Crowdfunding campaigns have been crucial to the successful launch of many innovative start-ups, but with a high failure rate, what is the secret to a successful crowdfunding campaign? A study featured in the Wall Street Journal by UCL School of Management’s Sidika Candogan, Bilal Gokpinar, Ersin Korpeoglu and their co-authors Philipp Cornelius and Christopher S. Tang proves the trick is striking the right balance between a partially developed but not too-complete product.
Their research looked at 21,000 rewards-based crowdfunding campaigns launched on Kickstarter between July 2013 and February 2016, capturing more than 6,000 successful campaigns and nearly 15,000 failed ones.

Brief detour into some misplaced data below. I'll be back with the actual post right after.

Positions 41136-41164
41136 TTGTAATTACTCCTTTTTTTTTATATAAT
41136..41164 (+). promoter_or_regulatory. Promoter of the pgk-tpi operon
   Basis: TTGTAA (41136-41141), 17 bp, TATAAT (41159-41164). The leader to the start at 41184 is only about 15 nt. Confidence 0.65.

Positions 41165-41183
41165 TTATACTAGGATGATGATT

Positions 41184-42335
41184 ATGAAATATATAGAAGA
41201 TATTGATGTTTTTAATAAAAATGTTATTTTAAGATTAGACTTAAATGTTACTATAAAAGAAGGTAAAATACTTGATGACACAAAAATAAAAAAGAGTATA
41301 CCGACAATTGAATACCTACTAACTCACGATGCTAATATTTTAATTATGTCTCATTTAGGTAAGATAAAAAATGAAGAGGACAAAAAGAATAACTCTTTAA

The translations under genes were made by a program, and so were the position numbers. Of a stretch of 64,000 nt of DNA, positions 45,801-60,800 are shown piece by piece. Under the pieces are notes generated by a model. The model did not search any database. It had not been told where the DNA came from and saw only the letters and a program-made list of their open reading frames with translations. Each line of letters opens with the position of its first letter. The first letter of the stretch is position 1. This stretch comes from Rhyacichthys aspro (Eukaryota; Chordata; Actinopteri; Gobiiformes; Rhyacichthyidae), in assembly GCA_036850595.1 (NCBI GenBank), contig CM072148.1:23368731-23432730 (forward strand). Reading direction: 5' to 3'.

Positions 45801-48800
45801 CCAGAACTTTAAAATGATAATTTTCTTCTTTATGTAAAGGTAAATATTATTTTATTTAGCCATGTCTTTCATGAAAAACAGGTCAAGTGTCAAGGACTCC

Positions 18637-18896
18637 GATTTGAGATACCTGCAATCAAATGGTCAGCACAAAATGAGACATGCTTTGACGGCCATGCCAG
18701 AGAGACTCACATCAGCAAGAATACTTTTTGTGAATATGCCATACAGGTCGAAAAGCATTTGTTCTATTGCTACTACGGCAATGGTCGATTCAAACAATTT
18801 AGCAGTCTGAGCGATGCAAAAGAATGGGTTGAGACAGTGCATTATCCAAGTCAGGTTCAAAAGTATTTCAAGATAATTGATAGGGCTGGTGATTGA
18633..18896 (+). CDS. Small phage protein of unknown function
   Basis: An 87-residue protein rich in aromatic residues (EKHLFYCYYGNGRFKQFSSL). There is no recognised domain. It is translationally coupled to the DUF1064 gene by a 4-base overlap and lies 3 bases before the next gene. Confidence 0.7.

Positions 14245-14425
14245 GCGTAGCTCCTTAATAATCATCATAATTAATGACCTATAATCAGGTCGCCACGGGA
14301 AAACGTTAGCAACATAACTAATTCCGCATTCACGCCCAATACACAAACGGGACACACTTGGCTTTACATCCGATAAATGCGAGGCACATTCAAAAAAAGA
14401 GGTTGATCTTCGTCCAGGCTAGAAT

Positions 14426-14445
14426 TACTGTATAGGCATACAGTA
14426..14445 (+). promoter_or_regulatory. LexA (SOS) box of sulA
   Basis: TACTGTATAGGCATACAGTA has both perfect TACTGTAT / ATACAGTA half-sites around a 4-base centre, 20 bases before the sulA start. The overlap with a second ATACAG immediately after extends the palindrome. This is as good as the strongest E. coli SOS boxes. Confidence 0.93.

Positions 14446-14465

Contrary to popular belief the study shows entrepreneurs are better launching a product with room for improvement to enable funders to be involved in the development process. This not only helps ensure the product is right for the market and meets the consumer needs, but also makes the backers more invested in the campaign’s success.
Sidika, Bilal, Ersin and their co-authors suggest leaving room for improvement and soliciting feedback from the outset. They suggest offering early-bird incentives to encourage pledges and emphasising that the backer’s feedback is welcomed and will be taken seriously. Once the creators receive feedback they should use it to improve the product and announce their changes. Demonstrating the implementation of feedback is a powerful tool in engaging backers and showing appreciation for their creativity and idea generation.